On this 13th anniversary of the attacks on 9/11/01, the tragedy still seems to me like it just happened yesterday, yet at times feels so far in the past as well. For example 13 years ago there there was no Facebook, no Twitter, no Instagram, and no YouTube. Can you imagine how those communication portals might have changed the shape of what we knew and when we knew it on that day?

I spent 9/11/01 at my college radio station reporting on the events that seemed as if they were ripped off the big screen. One of these days I'll upload my audio from that day. I'm sure I'll cringe at a whole bunch of it. After all, I was still in college trying to learn my craft. That actually was the second day of my senior year at North Central College. I recall it was my roommate's mother who called us, woke us up, and told us to turn on the TV.

From there most of the day is a blur. When you're in the midst of covering a story like that, it's difficult at times to properly reflect on the enormity of what's happening. But I vividly recall walking back to my dorm room about at about 10 o'clock that night. What struck me was the absolute silence all around. The flight path for planes arriving and departing from Chicago's airports was overhead and rarely was there a time when you could not look up, see dozens of aircraft, and hear them as they approached. But that night, nothing. All passenger planes had been grounded. Then I did see something -- a fighter jet that had been scrambled to fly that day. The weight of the attacks and events through the day hit me hard at that point.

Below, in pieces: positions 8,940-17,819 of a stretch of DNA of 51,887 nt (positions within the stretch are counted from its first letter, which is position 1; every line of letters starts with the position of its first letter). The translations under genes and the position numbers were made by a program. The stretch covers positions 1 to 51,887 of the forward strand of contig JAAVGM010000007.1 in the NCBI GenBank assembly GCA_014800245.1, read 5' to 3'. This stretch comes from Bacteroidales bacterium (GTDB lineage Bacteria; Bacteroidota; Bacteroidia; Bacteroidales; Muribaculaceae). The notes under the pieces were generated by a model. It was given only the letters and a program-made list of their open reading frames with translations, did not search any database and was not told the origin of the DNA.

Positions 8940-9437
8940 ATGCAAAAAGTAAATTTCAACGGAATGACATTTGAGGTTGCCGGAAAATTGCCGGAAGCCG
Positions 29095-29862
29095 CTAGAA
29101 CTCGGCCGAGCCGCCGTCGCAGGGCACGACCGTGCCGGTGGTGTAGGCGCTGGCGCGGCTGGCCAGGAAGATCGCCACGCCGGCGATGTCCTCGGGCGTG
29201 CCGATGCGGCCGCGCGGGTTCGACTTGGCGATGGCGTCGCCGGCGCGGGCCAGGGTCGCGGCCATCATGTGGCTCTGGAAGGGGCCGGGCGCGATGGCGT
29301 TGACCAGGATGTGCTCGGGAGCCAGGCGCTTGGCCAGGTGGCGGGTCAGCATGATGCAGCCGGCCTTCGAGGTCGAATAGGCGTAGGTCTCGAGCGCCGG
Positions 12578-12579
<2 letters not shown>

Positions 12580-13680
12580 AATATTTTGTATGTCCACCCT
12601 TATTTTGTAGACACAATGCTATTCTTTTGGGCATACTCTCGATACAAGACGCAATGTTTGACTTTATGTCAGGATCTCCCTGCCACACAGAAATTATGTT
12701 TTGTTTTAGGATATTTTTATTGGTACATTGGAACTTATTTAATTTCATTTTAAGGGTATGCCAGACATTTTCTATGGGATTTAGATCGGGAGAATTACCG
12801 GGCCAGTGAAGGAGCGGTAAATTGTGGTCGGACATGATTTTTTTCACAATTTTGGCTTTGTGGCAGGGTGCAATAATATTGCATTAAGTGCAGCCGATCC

Before I left for the radio station that morning, I popped a 6-hour VHS tape into the VCR and recorded Fox News' coverage for the better part of the day. I can't say I've ever gone back to watch the entire thing. Here's the first 40 minutes of CNN's live coverage. They break in at about the 1:20 mark with the first video of the World Trade Center tower on fire. At around the 15:00 mark you can see the second plane hit and hear the reaction of the anchors:


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